Why don't you leave earlier, Dr. Phil? Sure. If I had planned on leaving early, say on a school day, I would be going to bed earlier -- not working on a number of things on the computer until after 3am. I've been using mornings as nap time after getting up with Mrs. Dr. Phil and getting armored up in my foot brace. Left to myself, I'm afraid I tend to go to bed around 4am... I am not going to try to stupidly function on 2-3 hours of sleep.

What was bad about the forecast wasn't just rain, but big storm. 60mph winds. Hail. See, I work really hard to keep my bad foot dry. It was storm water getting into an open blister on my foot which probably caused the initial infection back in April 2013 -- and I'm still recovering from that. Also I still have a hole in my foot, though these days it doesn't go down to the bone. And it's one thing to get in and try to be careful when one is teaching. But for a meeting? Pfft. Alas, rescheduling was going to be complicated.

But by 7:35 in the morning, the Weather Channel app on my Kindle Fire HD was showing that the line of storms wasn't going to come in until 1pm. That was the time of the meeting, so I'd already be on campus. In fact, it never did rain -- percentages were dropping steadily during the day -- not until after dinner in the evening.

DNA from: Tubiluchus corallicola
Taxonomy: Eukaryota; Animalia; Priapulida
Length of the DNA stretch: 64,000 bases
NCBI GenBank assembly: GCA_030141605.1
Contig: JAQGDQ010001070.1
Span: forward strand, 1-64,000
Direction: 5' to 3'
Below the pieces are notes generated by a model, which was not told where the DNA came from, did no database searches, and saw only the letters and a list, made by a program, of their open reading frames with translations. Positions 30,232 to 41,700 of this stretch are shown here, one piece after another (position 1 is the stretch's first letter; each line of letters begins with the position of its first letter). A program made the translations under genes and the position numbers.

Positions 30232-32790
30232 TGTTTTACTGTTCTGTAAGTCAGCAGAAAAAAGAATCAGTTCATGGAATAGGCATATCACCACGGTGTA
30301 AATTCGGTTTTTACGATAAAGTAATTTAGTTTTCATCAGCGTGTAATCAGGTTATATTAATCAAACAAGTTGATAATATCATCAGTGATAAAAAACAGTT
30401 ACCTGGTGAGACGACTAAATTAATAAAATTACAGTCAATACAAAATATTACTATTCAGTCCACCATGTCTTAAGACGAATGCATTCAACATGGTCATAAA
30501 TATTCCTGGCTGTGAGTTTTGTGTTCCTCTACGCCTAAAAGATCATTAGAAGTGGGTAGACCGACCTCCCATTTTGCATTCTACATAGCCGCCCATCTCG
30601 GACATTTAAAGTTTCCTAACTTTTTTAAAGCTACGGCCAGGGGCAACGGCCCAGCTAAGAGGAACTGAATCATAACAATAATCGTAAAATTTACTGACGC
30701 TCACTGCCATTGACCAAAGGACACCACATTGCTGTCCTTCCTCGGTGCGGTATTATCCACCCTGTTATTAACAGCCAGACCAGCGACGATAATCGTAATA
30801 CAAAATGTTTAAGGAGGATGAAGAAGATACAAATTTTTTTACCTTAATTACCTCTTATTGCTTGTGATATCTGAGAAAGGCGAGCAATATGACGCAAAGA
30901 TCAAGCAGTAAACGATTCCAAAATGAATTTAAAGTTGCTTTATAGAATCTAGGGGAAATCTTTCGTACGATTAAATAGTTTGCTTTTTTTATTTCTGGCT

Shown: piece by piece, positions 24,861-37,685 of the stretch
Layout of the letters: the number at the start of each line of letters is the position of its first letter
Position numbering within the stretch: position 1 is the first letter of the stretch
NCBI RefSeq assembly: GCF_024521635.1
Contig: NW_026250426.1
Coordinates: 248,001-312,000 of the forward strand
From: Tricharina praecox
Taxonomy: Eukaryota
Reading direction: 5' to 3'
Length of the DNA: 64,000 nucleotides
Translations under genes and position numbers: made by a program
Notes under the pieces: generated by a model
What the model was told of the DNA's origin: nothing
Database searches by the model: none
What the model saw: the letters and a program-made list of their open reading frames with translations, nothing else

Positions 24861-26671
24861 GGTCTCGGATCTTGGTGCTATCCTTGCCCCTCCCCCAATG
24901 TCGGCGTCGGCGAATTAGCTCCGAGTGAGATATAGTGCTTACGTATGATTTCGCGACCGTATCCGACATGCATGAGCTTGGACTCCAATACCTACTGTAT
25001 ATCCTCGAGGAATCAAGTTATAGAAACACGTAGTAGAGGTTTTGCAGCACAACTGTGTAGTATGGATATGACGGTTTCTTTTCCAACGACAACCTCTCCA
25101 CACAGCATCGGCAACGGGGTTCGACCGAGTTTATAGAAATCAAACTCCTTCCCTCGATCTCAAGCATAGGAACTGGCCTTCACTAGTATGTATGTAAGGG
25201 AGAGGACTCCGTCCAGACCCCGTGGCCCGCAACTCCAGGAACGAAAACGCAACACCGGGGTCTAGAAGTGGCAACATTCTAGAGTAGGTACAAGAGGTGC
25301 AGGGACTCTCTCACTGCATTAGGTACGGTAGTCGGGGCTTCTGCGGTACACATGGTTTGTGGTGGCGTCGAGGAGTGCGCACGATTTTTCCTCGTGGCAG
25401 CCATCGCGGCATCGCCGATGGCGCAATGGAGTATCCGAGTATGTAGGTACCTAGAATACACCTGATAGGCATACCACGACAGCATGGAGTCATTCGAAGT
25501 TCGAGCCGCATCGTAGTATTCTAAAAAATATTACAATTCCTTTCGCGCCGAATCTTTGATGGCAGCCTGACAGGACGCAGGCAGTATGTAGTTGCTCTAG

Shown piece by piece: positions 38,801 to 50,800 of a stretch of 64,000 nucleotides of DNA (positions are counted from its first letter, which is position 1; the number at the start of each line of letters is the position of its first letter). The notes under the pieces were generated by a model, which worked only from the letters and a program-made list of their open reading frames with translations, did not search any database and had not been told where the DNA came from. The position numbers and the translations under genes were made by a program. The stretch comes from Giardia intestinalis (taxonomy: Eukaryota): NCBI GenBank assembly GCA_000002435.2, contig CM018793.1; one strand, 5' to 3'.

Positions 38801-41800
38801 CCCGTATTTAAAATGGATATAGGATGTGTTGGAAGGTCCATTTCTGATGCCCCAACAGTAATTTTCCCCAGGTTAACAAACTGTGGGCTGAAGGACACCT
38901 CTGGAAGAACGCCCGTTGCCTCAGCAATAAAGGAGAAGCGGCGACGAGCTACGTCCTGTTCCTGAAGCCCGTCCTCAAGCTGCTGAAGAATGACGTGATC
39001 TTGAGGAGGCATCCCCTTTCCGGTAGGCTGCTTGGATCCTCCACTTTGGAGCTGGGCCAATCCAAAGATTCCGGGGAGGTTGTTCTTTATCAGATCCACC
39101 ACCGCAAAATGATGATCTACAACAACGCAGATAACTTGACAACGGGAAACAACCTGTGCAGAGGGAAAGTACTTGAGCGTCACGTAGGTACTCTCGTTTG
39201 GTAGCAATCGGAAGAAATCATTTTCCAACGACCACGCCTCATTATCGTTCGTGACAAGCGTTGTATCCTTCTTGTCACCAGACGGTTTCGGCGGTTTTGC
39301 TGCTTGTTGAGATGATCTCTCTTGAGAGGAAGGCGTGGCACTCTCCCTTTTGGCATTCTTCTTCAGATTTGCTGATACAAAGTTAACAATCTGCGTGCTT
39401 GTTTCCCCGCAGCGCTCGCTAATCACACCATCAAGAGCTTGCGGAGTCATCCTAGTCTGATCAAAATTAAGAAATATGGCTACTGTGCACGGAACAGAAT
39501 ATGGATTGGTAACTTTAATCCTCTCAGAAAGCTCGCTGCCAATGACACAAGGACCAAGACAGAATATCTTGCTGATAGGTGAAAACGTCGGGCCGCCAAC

So after a nap, quick check of emails, bathroom, a hard boiled egg -- we added an egg to my diet to bring my protein levels up and promote healing, but it's easier to mess with the egg at home (grin) -- I gathered up my stuff and headed out. Time out logged in the Blazer was 10:11.

Gas has been flirting between $2.38.9 and $2.89.9/gal for the last month or so. And then it's been going down -- "$2 gas for Labor Day" said the pundits. Until last week when it shot up 30¢ one day and 30¢ the next, eventually pinging up at $2.99.9/gal for regular. Seems a BP refinery in Indiana was unexpectedly down. This after the gas mavens were already nervous about a West Coast refinery outage, even though there's no way for gasoline to easily cross the Rockies, so their shortage shouldn't have affected Midwest prices. Anyway, this morning regular was $2.87.9, making midgrade $3.07.9 -- except I had a 75¢/gal coupon from Family Failure -- which made it $2.32.9/gal. "$2 gas for Christmas" say the pundits this week.

Don't you love it when your 75¢ discount just happens to be magically eaten up by the 60¢ spike plus the 20¢ grade differential?

The drive in was mostly sunny, with some big clouds playing in between blue patches of sky. It was humid and unfortunately, the A.C. on the Blazer has been getting more and more anemic with each passing week. We'll take it in for a recharge tomorrow. But I couldn't just open the windows. I've been on doxycycline for over a year, and while I've not had much problem with it being a photoreactive antibiotic, in truth I am a little mole person who doesn't get much direct sun. And I needed the UV protection of the glass.